Published on May 10, 2016
Amazon | Barnes & Noble | Goodreads
The only way to grow up is to survive.
London has been destroyed in a blitz of bombs and disease. The only ones who have survived the destruction and the outbreak of a deadly virus are children, among them sixteen-year-old Gwen Darling and her younger siblings, Joanna and Mikey. They spend their nights scavenging and their days avoiding the deadly Marauders—the German army led by the cutthroat Captain Hanz Otto Oswald Kretschmer.
Unsure if the virus has spread past England’s borders but desperate to leave, Captain Hook is on the hunt for a cure, which he thinks can be found in one of the surviving children. He and his Marauders stalk the streets snatching children for experimentation. None ever return.
Until one day when they grab Joanna. Gwen will stop at nothing to get her sister back, but as she sets out, she crosses paths with a daredevil named Pete. Pete offers the assistance of his gang of Lost Boys and the fierce sharpshooter Bella, who have all been living in a city hidden underground. But in a place where help has a steep price and every promise is bound by blood, it might cost Gwen more than she bargained for. And are Gwen, Pete, the Lost Boys, and Bella enough to outsmart the ruthless Captain Hook?
If I had to summarize my thoughts on this book into one word, it would be: clever. I’ve been curious about Everland for a long time but worried that a post-apocalyptic Peter Pan would be weird or cheesy or something. It wasn’t! I loved the way Spinale used elements from the original story in new ways. Remnants of a German army who call themselves Marauders as the pirates in the story. Children who’ve escaped the warfare to live underground and who call themselves Lost Boys. The lack of girls and adults among the survivors explained by the fact that the disease which killed so much of the population targets females and grown-ups.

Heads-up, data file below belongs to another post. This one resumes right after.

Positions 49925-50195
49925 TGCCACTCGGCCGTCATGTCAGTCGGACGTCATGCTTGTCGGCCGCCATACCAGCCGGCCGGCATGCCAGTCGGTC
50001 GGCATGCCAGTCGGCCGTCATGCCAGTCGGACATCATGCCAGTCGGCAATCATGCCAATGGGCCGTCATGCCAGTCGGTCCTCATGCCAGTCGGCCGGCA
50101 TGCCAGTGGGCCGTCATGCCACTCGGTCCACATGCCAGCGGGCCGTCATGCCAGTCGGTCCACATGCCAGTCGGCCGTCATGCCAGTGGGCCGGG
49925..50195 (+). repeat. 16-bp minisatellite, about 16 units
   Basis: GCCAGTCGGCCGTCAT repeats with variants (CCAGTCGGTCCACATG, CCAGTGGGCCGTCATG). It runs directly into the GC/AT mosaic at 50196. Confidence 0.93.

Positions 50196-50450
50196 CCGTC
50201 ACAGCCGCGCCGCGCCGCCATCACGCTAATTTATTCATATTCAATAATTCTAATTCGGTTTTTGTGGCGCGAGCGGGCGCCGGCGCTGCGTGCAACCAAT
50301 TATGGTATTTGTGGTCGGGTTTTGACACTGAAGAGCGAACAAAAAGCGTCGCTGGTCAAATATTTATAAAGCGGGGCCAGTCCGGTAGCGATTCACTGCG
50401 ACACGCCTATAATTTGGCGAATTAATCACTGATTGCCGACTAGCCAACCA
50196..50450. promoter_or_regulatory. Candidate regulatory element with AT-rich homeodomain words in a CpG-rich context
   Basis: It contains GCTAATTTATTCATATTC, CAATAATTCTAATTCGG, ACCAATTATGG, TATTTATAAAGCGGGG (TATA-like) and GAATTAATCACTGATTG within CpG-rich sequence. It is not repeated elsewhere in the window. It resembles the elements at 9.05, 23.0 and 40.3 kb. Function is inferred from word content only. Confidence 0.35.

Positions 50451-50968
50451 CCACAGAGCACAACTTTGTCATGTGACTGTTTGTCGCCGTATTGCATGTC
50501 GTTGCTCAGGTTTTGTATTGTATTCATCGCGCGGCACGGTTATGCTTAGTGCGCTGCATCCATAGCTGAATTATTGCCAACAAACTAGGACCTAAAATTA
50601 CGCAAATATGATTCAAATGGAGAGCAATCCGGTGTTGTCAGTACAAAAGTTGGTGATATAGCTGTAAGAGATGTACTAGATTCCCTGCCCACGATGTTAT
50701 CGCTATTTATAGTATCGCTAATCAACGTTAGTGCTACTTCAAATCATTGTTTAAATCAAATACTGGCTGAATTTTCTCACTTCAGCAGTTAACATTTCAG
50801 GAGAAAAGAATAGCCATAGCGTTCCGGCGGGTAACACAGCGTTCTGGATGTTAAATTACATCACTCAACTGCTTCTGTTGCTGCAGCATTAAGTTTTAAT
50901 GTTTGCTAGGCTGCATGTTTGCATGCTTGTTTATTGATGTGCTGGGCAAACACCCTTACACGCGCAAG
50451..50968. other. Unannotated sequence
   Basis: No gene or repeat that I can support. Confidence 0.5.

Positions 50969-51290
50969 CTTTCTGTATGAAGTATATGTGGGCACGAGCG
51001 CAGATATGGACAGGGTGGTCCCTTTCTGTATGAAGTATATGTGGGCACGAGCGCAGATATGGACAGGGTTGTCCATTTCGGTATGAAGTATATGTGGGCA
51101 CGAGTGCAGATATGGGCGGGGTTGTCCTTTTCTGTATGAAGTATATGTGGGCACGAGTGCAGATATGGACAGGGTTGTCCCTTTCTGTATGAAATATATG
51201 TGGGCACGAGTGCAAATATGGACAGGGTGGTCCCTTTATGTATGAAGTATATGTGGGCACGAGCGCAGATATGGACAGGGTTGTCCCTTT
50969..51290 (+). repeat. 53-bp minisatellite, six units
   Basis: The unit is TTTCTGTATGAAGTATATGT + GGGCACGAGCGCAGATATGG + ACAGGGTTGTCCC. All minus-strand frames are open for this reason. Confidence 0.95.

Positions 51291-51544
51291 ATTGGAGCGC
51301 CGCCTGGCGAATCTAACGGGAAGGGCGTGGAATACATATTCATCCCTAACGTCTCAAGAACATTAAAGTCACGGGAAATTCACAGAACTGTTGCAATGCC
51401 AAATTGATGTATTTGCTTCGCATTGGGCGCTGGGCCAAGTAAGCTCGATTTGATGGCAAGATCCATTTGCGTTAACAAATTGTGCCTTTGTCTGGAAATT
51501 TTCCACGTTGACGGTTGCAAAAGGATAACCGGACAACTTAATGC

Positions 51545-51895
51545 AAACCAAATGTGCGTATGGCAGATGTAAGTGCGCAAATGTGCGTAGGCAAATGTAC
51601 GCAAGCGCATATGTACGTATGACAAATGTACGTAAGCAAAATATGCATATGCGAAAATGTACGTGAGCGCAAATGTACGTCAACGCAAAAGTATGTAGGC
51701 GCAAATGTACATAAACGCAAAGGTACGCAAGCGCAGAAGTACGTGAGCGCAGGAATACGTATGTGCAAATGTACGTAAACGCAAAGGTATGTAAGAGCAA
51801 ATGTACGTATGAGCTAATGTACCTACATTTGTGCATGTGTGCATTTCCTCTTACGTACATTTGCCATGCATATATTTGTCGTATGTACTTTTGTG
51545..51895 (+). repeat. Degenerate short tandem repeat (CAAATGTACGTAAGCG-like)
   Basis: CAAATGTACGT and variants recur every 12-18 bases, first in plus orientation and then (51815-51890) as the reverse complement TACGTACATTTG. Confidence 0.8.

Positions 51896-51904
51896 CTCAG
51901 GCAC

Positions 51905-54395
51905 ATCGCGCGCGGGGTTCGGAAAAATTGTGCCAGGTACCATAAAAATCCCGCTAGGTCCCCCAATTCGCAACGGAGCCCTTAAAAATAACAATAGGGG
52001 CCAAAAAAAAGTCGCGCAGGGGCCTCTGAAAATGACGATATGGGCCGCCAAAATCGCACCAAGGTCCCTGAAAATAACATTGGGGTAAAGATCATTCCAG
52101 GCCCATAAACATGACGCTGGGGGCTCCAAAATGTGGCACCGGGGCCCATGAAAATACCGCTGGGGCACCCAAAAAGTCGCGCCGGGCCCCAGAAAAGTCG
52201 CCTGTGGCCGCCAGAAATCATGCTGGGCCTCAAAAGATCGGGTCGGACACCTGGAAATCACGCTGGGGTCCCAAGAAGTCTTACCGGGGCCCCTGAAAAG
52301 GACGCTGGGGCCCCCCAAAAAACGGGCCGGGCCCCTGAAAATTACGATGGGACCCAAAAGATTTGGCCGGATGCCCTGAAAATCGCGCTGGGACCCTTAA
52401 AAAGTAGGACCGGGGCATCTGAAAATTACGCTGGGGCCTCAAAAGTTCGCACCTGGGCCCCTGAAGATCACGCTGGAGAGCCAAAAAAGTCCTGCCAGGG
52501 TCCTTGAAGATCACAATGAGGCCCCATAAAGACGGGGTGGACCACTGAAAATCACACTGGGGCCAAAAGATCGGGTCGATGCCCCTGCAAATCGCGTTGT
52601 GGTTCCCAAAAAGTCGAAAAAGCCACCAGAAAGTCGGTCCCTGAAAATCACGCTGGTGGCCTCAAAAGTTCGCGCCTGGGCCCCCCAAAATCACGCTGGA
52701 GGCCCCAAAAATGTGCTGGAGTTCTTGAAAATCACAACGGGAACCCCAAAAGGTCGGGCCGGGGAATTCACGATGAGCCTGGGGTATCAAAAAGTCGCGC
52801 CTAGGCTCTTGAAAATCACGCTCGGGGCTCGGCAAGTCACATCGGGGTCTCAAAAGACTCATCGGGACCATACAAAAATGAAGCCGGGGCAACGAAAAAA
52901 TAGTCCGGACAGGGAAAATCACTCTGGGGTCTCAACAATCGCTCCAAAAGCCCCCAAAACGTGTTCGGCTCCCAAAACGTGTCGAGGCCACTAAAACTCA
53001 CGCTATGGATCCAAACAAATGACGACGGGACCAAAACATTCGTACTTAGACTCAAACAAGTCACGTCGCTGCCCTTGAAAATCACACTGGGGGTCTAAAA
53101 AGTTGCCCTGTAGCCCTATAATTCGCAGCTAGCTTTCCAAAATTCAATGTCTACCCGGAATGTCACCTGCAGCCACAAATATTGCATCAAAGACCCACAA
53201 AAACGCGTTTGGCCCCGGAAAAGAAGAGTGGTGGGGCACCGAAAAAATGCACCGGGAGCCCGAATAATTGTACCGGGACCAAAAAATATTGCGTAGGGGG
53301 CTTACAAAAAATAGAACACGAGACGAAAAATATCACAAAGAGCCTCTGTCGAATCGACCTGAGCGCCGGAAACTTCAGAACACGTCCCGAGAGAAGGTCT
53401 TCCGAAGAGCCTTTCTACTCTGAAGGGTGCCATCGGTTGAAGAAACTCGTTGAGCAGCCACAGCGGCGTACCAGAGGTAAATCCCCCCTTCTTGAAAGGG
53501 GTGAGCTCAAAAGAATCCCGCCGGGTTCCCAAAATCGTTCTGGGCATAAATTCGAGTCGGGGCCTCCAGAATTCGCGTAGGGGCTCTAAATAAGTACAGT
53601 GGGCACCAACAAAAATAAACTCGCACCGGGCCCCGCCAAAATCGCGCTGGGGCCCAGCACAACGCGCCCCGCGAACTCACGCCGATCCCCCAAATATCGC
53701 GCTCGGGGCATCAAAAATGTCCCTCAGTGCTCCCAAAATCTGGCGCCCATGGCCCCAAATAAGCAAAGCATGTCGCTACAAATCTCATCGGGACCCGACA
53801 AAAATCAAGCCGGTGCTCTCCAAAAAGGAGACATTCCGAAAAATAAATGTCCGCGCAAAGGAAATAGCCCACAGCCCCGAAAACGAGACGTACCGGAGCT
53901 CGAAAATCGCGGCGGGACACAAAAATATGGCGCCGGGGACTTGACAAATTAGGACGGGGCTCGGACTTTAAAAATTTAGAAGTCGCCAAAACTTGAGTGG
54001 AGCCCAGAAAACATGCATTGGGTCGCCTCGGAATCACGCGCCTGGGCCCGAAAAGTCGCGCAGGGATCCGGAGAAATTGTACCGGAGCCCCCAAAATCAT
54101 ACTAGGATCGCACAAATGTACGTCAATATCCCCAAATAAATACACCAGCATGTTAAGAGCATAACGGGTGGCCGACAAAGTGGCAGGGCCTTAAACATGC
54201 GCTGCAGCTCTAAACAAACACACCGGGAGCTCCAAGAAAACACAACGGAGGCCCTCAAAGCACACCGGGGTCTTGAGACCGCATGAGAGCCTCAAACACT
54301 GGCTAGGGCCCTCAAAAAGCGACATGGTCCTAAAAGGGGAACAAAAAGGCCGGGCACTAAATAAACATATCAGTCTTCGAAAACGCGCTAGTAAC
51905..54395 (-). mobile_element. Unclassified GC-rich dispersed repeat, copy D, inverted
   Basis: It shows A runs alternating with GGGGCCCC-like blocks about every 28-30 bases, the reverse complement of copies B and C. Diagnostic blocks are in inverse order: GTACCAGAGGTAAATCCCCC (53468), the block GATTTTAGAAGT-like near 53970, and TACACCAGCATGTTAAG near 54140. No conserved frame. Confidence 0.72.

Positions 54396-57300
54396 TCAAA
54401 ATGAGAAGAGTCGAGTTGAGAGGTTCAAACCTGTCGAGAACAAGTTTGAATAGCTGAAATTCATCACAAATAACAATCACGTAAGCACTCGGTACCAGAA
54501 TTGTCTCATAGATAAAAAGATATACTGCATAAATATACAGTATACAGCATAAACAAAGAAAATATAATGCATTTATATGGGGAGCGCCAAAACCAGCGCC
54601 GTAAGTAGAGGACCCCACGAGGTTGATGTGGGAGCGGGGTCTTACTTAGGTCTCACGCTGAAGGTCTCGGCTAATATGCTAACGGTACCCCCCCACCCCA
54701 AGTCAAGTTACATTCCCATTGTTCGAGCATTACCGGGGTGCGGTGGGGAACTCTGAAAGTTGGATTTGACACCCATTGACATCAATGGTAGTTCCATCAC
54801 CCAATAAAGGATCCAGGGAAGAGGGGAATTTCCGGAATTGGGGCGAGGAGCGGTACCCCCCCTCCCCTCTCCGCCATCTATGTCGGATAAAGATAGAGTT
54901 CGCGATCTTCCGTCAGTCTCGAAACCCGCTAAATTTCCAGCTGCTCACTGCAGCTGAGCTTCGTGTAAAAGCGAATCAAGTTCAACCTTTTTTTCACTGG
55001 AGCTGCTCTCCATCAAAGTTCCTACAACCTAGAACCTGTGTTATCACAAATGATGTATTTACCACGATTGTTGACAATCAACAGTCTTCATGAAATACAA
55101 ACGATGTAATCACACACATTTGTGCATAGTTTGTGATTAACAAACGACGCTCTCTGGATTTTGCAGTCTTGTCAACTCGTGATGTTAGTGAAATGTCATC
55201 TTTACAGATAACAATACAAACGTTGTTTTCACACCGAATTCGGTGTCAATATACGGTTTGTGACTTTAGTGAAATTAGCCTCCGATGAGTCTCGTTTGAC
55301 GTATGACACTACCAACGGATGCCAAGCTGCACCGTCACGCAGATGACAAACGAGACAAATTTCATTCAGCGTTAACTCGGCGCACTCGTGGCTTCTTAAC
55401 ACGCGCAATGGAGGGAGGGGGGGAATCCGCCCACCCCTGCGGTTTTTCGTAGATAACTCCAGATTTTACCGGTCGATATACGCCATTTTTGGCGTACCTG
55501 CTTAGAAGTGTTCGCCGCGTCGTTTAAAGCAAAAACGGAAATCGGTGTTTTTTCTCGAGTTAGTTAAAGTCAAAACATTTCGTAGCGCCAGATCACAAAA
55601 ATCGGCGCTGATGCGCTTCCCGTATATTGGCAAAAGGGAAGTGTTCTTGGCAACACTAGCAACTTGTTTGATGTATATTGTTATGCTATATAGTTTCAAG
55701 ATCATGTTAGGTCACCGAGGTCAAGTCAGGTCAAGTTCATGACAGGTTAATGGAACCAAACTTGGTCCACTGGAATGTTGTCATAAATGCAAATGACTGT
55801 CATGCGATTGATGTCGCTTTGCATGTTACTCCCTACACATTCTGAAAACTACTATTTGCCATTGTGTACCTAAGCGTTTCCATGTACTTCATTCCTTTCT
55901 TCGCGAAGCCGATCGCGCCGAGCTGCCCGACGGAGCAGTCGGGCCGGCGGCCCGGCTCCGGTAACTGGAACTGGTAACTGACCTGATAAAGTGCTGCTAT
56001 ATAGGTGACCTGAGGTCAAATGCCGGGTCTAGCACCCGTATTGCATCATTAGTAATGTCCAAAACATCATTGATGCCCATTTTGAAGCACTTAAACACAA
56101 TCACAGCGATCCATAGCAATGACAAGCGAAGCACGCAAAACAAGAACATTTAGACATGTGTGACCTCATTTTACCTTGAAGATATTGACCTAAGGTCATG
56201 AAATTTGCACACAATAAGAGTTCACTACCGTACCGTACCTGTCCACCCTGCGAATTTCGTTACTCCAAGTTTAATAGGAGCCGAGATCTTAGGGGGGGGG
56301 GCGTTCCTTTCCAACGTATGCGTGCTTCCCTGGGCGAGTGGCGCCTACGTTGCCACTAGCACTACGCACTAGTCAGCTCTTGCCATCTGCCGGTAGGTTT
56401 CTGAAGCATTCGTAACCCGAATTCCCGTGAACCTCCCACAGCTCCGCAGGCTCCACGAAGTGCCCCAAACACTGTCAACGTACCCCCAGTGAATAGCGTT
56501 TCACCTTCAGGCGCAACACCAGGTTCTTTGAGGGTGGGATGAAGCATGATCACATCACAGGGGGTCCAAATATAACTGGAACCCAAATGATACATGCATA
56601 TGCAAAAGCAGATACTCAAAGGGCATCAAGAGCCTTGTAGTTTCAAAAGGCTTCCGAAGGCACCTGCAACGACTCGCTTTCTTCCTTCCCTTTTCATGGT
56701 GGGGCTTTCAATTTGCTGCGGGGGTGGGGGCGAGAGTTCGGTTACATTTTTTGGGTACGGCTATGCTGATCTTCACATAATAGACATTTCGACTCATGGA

The plot moves quickly, and danger lurks around every turn. Once I started reading this book, I couldn’t stop. If I wasn’t reading, I was thinking about the story and wondering what would happen next! Bella was probably my favorite character. She’s smart and bold and frank. A bit capricious, as you’d expect, but since she’s a twelve-year-old girl, it’s hard to dislike her.
I loved the steampunk elements of the story, too. The zeppelins and steam trains and Bella’s metal wings. So many cool details made Everland a sharply memorable book. If you liked the Lunar Chronicles (like Cinder) or Spindle Fire by Alexa Hillyer (though Everland is not as dark), you need Everland on your reading list.
Main characters are white. Hook is German. Gwen and the others are English.
Profanity/Crude Language Content
A couple of lines like so-and-so let loose a string of profanity. No actual profanity.
Vague reference to the fact that if Gwen is the last girl, she might be in danger of being assaulted. It’s super vague and no real danger happens on that topic. At one point boys snicker a bit about her joining their group and she comments that she doesn’t even want to know what they’re thinking. One brief kiss between a boy and girl.
Hook recalls a childhood memory: he offered his mother an apple, not knowing it was poisoned. She retaliates by destroying his eye. He brands a boy with hot metal. Some brief violence in fights involving knives and gunshots. In one scene, a boy gets attacked by crocodiles. It happens quickly, and the crocs drag him away. At one point, a girl cuts off a boy’s hand and throws it to crocodiles.
Hook drinks from a bottle of rum. Lost Boys drink what appears to be beer.